By Alan Mislove, OSTP Assistant Director for Data and Democracy

President Biden has been clear: To seize the benefits of artificial intelligence (AI), we must first manage its risks. The Biden-Harris Administration has been working to ensure that AI is developed safely and responsibly to protect Americans from harm and discrimination. Earlier this month, leading AI companies provided their large language models (LLMs) for the first-ever public assessment “red-teaming” event. The event was held at the AI Village during DEF CON 31, one of the world’s leading cybersecurity conferences, and organized by AI Village, SeedAI, Humane Intelligence, and their partners. Thousands of conference attendees participated—including from community organizations and from 16 community colleges—poking and prodding the LLMs to see if they could make the systems produce undesirable outputs or otherwise fail, with the goal of better understanding the risks that these systems present.

The Administration announced this event in May, when President Biden and Vice President Harris convened some of the leading AI companies at the White House, and in the intervening months, OSTP provided technical expertise to the event organizers to help design the challenge.  The event was based on the risks outlined in the Administration’s Blueprint for an AI Bill of Rights and AI Risk Management Framework, and aligns with the recent AI company voluntary commitments announced by the President to mitigate the risks of AI, including external security testing by independent experts.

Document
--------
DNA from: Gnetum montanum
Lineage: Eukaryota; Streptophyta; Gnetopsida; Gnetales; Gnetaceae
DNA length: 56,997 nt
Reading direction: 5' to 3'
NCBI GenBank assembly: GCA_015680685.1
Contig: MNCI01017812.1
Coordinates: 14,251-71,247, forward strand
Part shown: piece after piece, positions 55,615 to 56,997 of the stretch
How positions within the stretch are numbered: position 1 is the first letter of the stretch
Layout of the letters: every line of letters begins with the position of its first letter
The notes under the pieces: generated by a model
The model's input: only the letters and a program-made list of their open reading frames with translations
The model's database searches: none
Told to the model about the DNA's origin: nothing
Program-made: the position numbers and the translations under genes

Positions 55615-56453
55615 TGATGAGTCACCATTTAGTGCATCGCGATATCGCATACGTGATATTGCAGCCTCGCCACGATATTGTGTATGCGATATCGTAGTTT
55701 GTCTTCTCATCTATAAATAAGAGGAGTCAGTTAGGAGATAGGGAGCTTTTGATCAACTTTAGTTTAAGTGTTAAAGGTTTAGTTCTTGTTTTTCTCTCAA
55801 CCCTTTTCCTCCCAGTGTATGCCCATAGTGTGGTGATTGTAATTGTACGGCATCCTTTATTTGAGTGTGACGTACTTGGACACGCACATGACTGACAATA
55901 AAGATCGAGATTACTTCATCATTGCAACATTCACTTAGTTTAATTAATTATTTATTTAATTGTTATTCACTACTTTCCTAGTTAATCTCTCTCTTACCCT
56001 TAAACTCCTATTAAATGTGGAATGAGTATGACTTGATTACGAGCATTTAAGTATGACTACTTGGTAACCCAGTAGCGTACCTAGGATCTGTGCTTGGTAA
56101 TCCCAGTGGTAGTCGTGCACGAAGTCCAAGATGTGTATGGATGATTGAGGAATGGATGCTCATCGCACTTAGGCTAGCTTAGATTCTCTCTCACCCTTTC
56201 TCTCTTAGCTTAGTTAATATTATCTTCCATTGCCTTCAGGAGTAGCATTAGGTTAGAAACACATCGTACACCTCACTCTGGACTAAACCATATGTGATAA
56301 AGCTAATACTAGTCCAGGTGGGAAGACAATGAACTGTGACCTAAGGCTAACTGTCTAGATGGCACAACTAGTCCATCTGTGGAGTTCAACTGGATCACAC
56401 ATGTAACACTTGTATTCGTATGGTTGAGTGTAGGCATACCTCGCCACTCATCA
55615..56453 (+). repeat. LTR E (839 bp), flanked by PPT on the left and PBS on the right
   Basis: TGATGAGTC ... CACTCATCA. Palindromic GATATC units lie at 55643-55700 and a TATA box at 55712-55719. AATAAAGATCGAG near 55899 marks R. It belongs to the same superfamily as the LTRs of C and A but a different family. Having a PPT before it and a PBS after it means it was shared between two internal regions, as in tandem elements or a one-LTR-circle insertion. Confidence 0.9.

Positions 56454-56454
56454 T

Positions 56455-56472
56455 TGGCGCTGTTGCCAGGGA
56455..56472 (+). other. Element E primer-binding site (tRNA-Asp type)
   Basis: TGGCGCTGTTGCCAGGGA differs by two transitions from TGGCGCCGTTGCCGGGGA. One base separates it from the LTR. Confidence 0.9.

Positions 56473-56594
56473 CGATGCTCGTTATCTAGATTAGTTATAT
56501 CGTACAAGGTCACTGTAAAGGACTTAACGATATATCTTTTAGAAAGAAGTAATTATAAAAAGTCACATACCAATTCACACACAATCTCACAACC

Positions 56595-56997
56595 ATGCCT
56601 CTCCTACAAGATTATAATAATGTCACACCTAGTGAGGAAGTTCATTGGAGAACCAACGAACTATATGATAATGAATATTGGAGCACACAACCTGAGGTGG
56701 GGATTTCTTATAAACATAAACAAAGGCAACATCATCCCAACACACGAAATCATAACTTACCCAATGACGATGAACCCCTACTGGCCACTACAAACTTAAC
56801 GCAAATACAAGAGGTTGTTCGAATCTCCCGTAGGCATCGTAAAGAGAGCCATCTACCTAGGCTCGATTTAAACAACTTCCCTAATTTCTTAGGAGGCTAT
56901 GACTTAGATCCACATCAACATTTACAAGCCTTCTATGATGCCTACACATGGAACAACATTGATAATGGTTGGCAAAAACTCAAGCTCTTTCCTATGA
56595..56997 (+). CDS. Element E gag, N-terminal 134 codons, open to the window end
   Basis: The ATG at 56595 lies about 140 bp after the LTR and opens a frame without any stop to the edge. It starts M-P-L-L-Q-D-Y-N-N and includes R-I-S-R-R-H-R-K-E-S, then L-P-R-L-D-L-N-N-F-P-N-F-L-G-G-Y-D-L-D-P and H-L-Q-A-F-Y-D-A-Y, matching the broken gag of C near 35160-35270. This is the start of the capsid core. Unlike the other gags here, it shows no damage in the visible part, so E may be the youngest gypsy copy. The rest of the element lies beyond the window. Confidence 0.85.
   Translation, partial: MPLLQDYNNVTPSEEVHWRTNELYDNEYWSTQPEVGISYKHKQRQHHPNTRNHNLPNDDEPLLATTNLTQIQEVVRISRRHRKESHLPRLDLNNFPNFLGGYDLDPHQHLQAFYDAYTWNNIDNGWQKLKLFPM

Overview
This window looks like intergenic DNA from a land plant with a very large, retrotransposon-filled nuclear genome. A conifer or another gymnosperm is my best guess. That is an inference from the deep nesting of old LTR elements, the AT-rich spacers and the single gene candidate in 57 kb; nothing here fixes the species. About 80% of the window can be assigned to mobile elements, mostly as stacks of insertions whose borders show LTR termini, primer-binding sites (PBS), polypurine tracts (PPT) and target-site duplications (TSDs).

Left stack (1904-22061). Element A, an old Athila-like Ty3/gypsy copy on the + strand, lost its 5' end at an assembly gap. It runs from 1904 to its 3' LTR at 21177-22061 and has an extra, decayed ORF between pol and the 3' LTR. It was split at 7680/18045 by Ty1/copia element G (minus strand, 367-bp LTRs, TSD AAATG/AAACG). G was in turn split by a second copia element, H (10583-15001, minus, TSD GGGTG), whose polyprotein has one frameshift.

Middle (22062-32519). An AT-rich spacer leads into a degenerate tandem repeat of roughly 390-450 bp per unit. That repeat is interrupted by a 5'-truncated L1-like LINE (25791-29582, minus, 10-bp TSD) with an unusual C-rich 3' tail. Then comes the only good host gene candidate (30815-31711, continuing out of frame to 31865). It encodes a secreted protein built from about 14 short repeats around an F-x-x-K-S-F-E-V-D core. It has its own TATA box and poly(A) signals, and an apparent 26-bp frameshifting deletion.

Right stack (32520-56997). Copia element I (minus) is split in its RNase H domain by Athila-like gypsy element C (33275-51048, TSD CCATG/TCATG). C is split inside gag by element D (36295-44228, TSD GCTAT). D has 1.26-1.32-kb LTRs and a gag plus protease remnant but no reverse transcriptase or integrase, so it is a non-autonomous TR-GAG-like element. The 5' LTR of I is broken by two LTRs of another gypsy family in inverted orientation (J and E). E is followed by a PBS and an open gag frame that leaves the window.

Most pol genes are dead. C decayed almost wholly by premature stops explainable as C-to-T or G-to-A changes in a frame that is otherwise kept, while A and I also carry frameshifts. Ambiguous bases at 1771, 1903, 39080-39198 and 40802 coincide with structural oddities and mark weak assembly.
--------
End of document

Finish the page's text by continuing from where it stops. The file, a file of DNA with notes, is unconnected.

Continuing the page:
The results of the event are still being analyzed, and the organizers will provide the AI companies with the data so they can improve their LLMs. Later, the organizers will provide a full report and hope to make data available to approved researchers.

In the meantime, there are a few immediate takeaways. The event demonstrated how external red-teaming can be an effective tool to identify novel AI risks, not only for safety and security, but also for other key AI risks including bias, discrimination, and privacy. These systems must be continuously tested by groups of people with different backgrounds and expertise to identify and mitigate unsafe or discriminatory behavior. External red-teaming has long been used in other areas like cybersecurity to identify novel risks, and this event demonstrated that it can successfully be adapted at scale to help identify risks for AI systems as well.

The AI Village serves as a prototype for future LLM red-teaming events, and much can be learned from the participants’ attempts at the various challenges. The data from the event will help researchers better understand how the participants approached the challenges, and how successfully different mitigations put in place by the companies prevented the LLMs from producing undesirable outputs.

More broadly, the event helped to create norms for continuous, external red-teaming of LLMs for risks to rights and safety, which will be a key method for increasing transparency and accountability for AI companies. We hope that this event and others like it will lead to more familiarity with “red-teaming” of LLMs, help establish a robust ecosystem for red-teaming LLMs in the cybersecurity community and beyond, and ultimately provide critical information to the public about the impacts of these systems.


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